Therefore, enlargements of the EU that are not simultaneously aimed at reforming Community law need to leave fundamental principles of the Community unharmed. This means all principles which define the identity of the Community.46 Part of these is, surely, the institutional structure of the Community.47 Among the fundamentals are the principles mentioned in Art. 6 E.U. Treaty48 and fundamental rights, supranationality of the EC,49 and also the principle of integration as well as the principles expressed in the policies, above all free market and competition.50 The most important part of the last principle are the basic freedoms in the internal market. Their meaning was emphasized again and again by the ECJ during the course of its jurisdiction. Art. 39 et seq. E.C. Treaty states: "The Court has consistently held that the free movement of workers is part of the fundamental principles of the Community."51 One can conclude that an abolition or fundamental reduction of individual freedoms affects the identity of the Community and, therefore, is ruled out in the context of accessions as a matter of principle.
Before taking a closer look at the principles which have to be considered at accession, we first have to deal with an argument that refers to the relationship between transition regulations and the level of integration at the time of the accession. One could imagine that, in principle, transition measures are thought inadmissible because of the aims of integration already achieved. In concreto, the argument could be that, after creation of the internal market, exceptions from the basic freedoms, especially from the free movement of workers, are prohibited as far as they reach beyond those contained in the E.C. Treaty itself.
This, however, cannot be reasoned in a convincing manner.52 Apart from the fact that the practice at earlier enlargements did not stay within certain limits, transitional measures serve the approximation to a certain level of integration. Thus it is not relevant if an integration level satisfying at least the current objectives of the Treaties is already achieved. Indeed, those objectives can change. Also, the objective of creating an internal market53 is not endangered by approximations on the part of new applying states. It is possible that, after abolition of all border controls, the limited re-introduction of these controls can be regarded as inadmissible because of the related strong infringements. Another exception to the right of free movement of workers would, however, remain possible.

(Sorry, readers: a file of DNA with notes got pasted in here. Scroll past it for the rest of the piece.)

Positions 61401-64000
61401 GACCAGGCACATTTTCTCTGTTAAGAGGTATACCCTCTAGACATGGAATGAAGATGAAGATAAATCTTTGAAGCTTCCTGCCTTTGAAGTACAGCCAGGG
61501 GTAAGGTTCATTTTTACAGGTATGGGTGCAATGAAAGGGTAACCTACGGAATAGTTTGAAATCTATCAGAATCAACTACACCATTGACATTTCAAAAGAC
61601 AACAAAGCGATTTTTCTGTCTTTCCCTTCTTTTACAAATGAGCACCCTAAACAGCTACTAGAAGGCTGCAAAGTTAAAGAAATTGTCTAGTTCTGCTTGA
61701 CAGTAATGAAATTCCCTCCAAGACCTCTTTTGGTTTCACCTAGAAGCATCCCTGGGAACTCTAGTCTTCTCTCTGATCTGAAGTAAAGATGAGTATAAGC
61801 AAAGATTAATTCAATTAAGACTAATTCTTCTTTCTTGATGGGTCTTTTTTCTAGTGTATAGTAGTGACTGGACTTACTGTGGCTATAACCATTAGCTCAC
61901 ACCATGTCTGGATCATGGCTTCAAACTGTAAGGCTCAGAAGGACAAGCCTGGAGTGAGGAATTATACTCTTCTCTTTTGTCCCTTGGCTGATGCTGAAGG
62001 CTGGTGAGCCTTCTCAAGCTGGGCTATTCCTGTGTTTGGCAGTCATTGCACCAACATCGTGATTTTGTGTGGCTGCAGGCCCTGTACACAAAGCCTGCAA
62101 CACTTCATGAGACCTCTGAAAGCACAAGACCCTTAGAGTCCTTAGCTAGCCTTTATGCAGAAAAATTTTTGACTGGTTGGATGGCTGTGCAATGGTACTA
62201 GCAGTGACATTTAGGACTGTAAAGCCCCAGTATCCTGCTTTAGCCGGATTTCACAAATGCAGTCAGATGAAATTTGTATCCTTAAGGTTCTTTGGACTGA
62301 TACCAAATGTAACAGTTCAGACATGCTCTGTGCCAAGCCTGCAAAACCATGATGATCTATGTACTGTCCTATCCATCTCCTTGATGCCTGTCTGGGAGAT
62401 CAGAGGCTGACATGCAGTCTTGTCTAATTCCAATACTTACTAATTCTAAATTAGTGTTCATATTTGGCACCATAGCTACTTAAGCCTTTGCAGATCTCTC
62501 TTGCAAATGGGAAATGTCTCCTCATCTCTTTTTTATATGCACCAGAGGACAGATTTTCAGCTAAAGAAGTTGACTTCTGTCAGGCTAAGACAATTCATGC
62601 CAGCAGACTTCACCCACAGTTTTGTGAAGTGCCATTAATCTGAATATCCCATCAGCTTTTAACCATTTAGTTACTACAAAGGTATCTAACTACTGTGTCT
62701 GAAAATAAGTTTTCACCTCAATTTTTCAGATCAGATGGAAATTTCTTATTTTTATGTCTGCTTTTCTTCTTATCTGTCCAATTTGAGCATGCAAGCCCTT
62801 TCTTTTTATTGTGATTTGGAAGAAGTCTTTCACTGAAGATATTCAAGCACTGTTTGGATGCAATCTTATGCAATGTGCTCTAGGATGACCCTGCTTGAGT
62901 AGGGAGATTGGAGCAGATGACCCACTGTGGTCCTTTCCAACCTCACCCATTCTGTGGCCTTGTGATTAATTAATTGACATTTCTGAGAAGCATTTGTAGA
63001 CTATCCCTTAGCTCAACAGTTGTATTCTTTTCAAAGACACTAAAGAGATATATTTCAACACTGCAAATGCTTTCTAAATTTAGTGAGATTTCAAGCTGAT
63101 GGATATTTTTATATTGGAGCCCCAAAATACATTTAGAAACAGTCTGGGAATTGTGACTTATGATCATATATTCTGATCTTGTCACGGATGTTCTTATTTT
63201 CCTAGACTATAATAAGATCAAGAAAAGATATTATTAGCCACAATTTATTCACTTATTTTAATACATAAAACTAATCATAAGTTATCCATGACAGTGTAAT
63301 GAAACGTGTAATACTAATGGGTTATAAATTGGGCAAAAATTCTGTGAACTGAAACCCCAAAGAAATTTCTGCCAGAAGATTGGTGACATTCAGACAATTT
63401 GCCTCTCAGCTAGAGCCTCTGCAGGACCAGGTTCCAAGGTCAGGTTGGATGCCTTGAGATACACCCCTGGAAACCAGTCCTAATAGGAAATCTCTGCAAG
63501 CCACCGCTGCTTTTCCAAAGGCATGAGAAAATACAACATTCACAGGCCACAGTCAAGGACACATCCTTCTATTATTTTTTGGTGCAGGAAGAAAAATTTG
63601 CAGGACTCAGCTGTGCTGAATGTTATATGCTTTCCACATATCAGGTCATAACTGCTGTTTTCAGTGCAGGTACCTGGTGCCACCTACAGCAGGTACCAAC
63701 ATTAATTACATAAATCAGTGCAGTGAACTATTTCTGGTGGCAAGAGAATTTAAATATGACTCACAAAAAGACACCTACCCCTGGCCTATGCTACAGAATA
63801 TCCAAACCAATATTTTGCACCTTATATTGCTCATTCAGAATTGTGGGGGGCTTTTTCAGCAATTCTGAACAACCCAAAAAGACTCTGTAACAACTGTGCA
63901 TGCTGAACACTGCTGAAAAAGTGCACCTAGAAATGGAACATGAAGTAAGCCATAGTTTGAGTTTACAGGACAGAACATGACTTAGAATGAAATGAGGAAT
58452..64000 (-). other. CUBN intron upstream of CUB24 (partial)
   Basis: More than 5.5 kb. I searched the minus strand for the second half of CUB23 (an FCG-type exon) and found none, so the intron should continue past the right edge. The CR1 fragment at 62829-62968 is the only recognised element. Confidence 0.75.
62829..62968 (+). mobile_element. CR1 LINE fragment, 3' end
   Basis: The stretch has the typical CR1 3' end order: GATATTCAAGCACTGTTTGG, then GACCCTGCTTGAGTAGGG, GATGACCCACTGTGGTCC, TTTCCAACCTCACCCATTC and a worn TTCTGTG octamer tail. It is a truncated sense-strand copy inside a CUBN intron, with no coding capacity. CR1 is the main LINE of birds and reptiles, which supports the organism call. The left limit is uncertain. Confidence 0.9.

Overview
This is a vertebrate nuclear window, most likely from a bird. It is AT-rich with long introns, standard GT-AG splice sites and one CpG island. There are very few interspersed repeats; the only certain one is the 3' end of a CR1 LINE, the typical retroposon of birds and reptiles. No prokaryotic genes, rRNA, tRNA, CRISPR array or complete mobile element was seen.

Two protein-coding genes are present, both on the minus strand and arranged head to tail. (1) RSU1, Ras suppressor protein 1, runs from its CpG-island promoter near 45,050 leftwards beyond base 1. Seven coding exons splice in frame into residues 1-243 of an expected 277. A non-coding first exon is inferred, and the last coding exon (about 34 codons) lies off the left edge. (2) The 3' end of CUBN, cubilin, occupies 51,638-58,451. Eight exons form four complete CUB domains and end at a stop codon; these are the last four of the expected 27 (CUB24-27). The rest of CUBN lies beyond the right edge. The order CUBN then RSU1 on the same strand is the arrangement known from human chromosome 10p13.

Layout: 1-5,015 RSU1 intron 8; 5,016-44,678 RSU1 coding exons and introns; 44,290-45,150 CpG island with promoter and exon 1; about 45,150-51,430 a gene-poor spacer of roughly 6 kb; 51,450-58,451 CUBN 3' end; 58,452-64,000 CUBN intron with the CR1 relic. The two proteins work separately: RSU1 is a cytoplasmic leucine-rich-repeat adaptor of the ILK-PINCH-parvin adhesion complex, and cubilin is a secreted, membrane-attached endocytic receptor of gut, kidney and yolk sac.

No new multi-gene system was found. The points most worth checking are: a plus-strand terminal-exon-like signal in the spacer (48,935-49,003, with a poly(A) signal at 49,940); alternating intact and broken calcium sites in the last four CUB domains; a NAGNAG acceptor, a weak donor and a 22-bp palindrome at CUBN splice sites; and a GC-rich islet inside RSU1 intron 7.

29 It reads: "Any European state which respects the principles set out in Article 6(1) may apply to become a member of the Union. It shall address its application to the Council, which shall act unanimously after consulting the Commission and after receiving the assent of the European Parliament, which shall act by an absolute majority of its component members. The conditions of admission and the adjustments to the Treaties on which the Union is founded which such admission entails shall be the subject of an agreement between the Member States and the applicant State. This agreement shall be submitted for ratification by all the contracting States in accordance with their respective constitutional requirements."
30 For the opinions of the Commission which are of importance for both steps see Booß/Forman, Enlargement: Legal and Procedural Aspects,  CMLR, pp. 95, 98. As to the roles played by different institutions in the accession process, see Weatherill/Beaumont, EC Law, 2nd ed. (1995), p. 130 et seq.
31 See Art. 1(3)1 E.U. Treaty: "The Union shall be founded on the European Communities, supplemented by the policies and forms of cooperation established by this Treaty."
32 As to the expansions see above II 1. After the fusion of the bodies, coming into force on July 1st, 1967, isolated accessions would hardly be possible. Also see Much, Rechtliche Grundsatzfragen zur Erweiterung der Europäischen Gemeinschaften, EuR 1972, p. 324, 329.
33 Whereby one can debate if the accession to the Communities happens as accession via the EU as single organization (so v. Bogdandy/Nettesheim, Die Verschmelzung der Europäischen Gemeinschaften in der Europäischen Union, NJW 1995, pp. 2324, 2326) or if Art. 49 E.U. Treaty only combines the regulations as to the accessions to the Community and to the Union (so Koenig/Pechstein, Die Europäische Union, 1st ed. (1995), no. 8). For the differences in structure of the different Community treaties see Kapteyn/VerLoren van Themaat, Introduction to the Law of the European Communities, 3rd ed. (1998), p. 68 et seq.
34 This condition was the decisive factor for the rejection of Morocco's application for accession in 1987. It does not hinder Turkey's accession.